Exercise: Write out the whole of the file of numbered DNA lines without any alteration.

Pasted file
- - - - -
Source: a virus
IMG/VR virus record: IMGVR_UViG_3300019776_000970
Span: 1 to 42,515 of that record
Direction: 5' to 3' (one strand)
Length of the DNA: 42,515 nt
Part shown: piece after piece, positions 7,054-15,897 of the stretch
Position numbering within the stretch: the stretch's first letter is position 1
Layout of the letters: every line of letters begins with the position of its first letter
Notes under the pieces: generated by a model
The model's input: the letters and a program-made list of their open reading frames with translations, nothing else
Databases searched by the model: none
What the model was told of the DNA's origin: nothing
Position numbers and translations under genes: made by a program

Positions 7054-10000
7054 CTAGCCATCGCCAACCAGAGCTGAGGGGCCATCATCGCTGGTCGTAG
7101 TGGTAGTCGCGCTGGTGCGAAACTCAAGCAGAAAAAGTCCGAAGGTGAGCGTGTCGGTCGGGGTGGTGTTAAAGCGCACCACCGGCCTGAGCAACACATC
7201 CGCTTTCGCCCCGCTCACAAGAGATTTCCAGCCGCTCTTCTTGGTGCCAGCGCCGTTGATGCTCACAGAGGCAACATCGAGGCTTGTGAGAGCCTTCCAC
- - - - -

Source: a virus
IMG/VR virus record: IMGVR_UViG_3300019776_000970
Span: 1 to 42,515 of that record
Direction: 5' to 3' (one strand)
Length of the DNA: 42,515 nt
Part shown: piece after piece, positions 7,054-15,897 of the stretch
Position numbering within the stretch: the stretch's first letter is position 1
Layout of the letters: every line of letters begins with the position of its first letter
Notes under the pieces: generated by a model
The model's input: the letters and a program-made list of their open reading frames with translations, nothing else
Databases searched by the model: none
What the model was told of the DNA's origin: nothing
Position numbers and translations under genes: made by a program

Positions 7054-10000
7054 CTAGCCATCGCCAACCAGAGCTGAGGGGCCATCATCGCTGGTCGTAG
7101 TGGTAGTCGCGCTGGTGCGAAACTCAAGCAGAAAAAGTCCGAAGGTGAGCGTGTCGGTCGGGGTGGTGTTAAAGCGCACCACCGGCCTGAGCAACACATC
7201 CGCTTTCGCCCCGCTCACAAGAGATTTCCAGCCGCTCTTCTTGGTGCCAGCGCCGTTGATGCTCACAGAGGCAACATCGAGGCTTGTGAGAGCCTTCCAC